And then, the unexpected happened. Bruce woke up Wednesday morning with a stomach ache. By the time we landed in San Diego for our third event, he was feeling absolutely horrible. That afternoon, FFF’s program manager, Bart Frazier, took Bruce to the emergency room. He had to undergo emergency surgery and is doing fine but, alas, we lost one of our panelists for the Wednesday, Thursday, and Friday programs. On Wednesday evening, Jack, Glenn, and I proceeded to do the programs at the University of California at San Diego. The next morning, we flew to Tucson for a program at the University of Arizona.
By this time, Glenn had realized that he would be unable to make a big lawyer’s conference in Ottawa, Canada, where he was to be the keynote speaker, without missing our Friday evening program. That obviously meant that our 3-person panel at the University of Colorado at Boulder on Friday night would be reduced to a one-person panel—me!
We thought briefly about canceling the event but decided that the show should go on. So, we improvised. We figured out that Glenn had a long layover in Chicago during the time we were putting on our program. So, the YAL members put together the necessary equipment, including big screens on stage, to handle a presentation by Glenn via Skype. He gave a live 30-minute talk from the American Airlines VIP lounge at the Chicago airport. It wasn’t as good as being there with us in Boulder but it was good nonetheless. We also had Jack deliver a short talk, followed by my talk and a very lively question and answer session.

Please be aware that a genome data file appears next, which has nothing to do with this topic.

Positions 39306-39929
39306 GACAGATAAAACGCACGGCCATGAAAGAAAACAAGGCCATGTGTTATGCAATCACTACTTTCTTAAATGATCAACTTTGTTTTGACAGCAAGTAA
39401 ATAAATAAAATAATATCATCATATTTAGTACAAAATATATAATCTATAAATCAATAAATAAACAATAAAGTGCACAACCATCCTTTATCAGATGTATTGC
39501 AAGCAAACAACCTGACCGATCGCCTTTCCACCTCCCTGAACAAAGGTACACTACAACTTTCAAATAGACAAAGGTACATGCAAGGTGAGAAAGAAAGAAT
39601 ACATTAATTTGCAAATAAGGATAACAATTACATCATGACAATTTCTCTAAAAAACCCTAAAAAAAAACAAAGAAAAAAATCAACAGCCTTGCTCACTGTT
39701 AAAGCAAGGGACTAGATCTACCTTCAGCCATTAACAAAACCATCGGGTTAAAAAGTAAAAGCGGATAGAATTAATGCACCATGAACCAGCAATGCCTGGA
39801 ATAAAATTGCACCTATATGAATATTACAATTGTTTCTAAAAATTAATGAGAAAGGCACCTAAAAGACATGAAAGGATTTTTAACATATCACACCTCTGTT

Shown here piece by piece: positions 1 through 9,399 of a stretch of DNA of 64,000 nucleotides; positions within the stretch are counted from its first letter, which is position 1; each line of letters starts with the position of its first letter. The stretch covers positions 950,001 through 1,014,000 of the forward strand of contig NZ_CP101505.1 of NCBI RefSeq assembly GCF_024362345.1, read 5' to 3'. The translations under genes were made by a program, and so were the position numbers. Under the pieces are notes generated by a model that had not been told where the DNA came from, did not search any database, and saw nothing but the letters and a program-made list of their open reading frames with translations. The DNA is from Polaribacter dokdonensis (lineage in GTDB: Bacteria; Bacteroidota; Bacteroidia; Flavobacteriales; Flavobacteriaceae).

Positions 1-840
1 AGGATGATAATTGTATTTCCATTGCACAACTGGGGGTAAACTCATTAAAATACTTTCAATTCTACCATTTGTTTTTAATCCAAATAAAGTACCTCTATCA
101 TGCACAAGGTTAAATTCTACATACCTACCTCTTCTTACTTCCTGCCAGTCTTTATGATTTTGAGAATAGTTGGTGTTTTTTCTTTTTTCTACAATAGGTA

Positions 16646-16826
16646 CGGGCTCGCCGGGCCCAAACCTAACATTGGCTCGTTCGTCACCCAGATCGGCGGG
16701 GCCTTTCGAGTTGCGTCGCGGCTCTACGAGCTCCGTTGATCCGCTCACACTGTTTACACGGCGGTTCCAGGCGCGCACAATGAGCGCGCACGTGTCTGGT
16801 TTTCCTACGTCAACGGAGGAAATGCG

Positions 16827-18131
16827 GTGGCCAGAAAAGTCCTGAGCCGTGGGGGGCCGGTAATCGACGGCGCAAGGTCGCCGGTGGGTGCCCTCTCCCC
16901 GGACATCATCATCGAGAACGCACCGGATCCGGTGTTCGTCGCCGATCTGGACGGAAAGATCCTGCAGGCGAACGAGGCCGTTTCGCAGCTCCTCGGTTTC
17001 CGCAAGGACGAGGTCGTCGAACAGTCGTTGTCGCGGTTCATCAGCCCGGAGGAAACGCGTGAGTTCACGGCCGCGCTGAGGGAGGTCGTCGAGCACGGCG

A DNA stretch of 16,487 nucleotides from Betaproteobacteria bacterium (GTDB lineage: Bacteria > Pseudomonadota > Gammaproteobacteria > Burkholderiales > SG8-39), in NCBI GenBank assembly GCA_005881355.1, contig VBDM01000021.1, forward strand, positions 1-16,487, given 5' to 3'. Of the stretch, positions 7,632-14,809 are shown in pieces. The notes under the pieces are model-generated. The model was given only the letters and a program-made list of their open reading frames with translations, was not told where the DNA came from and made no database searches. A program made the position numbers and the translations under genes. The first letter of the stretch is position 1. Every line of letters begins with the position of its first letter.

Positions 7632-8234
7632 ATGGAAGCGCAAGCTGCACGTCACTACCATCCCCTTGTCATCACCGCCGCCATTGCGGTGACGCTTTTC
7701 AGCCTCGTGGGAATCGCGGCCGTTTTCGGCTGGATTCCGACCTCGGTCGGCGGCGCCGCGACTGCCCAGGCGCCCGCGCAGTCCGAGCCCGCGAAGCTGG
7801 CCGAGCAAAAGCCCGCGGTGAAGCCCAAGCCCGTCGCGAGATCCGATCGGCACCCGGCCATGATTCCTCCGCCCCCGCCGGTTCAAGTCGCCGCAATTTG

One amusing aspect of the Colorado program was when a libertarian student came up to me after the event was over and said to me, “Your bringing together students of different ideologies is paying off. As soon as we leave here, my friends and I are going out with a group of socialist students who are here.”
All in all, it was an awesome week. We spoke to around 750 people, most of whom were students who were clearly concerned about the direction our nation is headed in. We talked about such things as the Constitution, the Bill of Rights, civil liberties, torture, assassination, indefinite detention, spying on citizens, the NDAA, the Patriot Act, sanctions, embargoes, foreign aid, foreign policy, and invasions and occupations.
We emphasized why civil liberties are so important to a free society and discussed what we could all do to get our nation back on the right track. Owing to the diversity of speakers, we imparted the important message that when it comes to the critical importance of civil liberties, it doesn’t matter whether a person is a liberal, conservative, libertarian, or non-ideological.
So, with our two College Civil Liberties Tours in 2012, we have now shared our civil-liberties program with well over a thousand people on nine campuses — Columbia University, Indiana-Purdue Universities, Middle Tennessee State University, Ohio State University, the University of Washington, the University of California at Davis and at San Diego, the University of Arizona, and the University of Colorado.
A special thanks to all our supporters for helping us make this important program happen. Your support has been invaluable.